Friday, April 12, 2024

Protected bees from fogging


Share post:

While fogging can help to control the mosquito population and reduce illnesses caused by the Aedes Aegypti mosquito, such as dengue fever and Zika, it can also be dangerous to bees.

Special Projects Officer with the National Conservation Commission, Ricardo Marshall, outlined some best practices for beekeepers to protect their hives, including keeping track of the weekly fogging schedule.

They should be proactive by notifying the Vector Control Unit about the location of their apiaries and those of other beekeepers in the catchment area and block the entrances of the hives the night prior to the scheduled fogging.

Additionally, Marshall advises that beekeepers place an adequate supply of water and a sugar solution inside the hives to compensate for the bees not being able to venture out to gather nectar during fogging exercises.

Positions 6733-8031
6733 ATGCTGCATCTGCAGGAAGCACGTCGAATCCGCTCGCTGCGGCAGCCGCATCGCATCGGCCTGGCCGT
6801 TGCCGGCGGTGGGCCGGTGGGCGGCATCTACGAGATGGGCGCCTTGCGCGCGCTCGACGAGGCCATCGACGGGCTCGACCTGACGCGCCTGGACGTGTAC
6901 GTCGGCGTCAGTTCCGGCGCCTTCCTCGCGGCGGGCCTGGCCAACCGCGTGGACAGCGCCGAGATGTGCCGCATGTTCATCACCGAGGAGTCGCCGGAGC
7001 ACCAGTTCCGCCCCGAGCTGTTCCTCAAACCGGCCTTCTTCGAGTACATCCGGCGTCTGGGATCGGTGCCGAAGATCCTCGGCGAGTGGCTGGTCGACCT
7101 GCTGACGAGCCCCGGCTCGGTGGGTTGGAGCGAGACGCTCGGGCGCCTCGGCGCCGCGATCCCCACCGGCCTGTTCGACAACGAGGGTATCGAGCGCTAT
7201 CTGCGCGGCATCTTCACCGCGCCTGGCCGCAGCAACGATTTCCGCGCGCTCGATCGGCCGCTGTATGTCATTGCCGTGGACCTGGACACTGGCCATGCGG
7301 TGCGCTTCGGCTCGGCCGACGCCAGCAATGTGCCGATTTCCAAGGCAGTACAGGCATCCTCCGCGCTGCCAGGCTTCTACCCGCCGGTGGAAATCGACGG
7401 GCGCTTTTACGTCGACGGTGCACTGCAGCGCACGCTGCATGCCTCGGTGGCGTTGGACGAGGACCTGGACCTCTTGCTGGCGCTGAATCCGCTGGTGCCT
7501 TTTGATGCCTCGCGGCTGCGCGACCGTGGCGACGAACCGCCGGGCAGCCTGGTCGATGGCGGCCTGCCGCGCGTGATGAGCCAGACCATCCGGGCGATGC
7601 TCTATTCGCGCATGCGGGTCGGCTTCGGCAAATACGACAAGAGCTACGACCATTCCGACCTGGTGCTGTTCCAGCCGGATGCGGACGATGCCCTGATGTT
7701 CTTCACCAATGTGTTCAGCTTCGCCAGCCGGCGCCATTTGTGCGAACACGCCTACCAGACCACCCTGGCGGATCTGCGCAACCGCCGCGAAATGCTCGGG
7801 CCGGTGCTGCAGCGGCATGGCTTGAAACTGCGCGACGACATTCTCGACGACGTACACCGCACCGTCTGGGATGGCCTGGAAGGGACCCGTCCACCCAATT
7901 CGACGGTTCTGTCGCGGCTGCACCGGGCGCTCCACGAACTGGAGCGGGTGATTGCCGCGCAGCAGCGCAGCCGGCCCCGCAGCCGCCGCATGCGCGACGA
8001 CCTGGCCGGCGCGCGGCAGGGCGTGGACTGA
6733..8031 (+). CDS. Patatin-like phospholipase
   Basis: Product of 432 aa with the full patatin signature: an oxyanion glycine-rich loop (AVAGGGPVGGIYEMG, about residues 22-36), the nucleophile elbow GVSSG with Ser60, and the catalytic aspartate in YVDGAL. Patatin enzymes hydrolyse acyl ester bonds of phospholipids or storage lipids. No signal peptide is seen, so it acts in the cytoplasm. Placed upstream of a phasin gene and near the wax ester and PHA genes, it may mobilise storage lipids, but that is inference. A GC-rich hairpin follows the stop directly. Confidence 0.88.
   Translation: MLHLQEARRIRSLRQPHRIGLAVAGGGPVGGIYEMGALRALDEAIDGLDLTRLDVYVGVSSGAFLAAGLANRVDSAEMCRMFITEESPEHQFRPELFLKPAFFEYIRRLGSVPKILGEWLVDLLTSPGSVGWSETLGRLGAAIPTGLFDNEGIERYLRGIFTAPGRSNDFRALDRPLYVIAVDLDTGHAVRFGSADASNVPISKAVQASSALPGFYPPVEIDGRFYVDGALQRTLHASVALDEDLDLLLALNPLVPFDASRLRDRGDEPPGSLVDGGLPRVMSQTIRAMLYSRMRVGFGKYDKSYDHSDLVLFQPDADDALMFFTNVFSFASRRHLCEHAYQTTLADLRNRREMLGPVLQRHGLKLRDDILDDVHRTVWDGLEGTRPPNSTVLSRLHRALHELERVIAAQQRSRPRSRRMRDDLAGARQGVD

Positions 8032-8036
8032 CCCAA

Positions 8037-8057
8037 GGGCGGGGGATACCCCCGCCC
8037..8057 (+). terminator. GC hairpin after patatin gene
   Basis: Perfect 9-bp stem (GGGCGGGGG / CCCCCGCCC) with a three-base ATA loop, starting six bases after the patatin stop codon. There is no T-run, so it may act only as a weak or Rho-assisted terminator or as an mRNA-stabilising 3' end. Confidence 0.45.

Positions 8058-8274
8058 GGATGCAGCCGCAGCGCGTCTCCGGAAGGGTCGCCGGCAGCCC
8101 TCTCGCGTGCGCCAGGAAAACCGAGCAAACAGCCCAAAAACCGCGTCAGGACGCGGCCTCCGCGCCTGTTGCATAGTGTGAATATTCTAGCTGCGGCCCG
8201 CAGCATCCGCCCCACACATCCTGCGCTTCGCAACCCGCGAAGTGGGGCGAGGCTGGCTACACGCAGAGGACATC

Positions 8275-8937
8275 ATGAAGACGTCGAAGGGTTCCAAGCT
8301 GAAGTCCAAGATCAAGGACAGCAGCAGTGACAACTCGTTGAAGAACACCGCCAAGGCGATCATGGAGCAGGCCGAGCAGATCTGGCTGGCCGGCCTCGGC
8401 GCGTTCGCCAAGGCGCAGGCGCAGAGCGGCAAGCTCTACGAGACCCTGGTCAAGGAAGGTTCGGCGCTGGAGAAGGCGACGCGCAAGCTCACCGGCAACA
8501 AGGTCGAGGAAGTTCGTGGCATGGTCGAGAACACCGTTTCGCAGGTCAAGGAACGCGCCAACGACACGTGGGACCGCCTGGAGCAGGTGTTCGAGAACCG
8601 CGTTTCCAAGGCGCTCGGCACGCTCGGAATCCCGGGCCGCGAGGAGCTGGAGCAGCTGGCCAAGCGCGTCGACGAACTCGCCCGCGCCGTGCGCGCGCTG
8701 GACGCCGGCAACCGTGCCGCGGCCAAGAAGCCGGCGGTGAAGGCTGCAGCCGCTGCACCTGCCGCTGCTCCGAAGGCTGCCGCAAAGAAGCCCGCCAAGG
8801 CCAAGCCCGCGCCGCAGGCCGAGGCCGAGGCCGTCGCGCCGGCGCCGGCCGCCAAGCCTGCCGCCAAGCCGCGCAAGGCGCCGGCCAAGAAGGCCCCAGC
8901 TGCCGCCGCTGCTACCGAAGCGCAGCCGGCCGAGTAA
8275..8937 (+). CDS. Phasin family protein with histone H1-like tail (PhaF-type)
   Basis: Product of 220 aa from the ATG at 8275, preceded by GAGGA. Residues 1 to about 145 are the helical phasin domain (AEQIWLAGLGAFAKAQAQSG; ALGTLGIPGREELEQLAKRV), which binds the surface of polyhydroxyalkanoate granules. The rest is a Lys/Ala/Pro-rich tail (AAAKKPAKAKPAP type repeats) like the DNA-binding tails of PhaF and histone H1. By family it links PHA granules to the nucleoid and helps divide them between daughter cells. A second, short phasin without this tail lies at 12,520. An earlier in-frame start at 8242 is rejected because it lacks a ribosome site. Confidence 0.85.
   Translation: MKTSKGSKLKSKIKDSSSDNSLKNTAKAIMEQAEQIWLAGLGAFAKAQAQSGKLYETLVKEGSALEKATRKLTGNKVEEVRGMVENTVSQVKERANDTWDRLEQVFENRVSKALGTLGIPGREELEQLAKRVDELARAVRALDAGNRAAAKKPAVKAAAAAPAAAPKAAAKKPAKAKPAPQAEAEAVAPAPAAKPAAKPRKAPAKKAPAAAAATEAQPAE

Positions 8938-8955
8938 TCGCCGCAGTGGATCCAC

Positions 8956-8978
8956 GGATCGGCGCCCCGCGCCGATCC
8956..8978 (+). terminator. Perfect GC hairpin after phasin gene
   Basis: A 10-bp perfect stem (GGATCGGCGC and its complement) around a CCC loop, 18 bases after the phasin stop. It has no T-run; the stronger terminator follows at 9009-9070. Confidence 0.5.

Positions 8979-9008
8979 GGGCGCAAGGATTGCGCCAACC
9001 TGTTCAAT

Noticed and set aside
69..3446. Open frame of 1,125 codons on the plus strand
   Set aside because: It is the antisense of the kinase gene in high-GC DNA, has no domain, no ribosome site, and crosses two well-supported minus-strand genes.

Hives should be covered with a wet sheet during fogging or relocated, if possible. The bees should be released as soon as it is safe to do so.

For information on the fogging schedules, persons may contact the Vector Control Unit at 536-4160, or 536-4161. (BGIS)



Please enter your comment!
Please enter your name here

Related articles

New route for Grand Kadooment

Masqueraders will be parading on a new route on Grand Kadooment day. That was announced during the Crop Over...

Gastro on the rise while dengue cases drop

Dengue fever cases continue to decline but the numbers are still above the outbreak threshold. In its most recent...

IMF managing director selected for second term

WASHINGTON - The International Monetary Fund's (IMF) executive board on Friday selected Bulgarian economist Kristalina Georgieva to serve...

RiRi reveals fantasy plastic surgery

Rihanna revealed the “fantasy” plastic surgery procedure that she’s tempted to have done during a recent interview. The 36-year-old...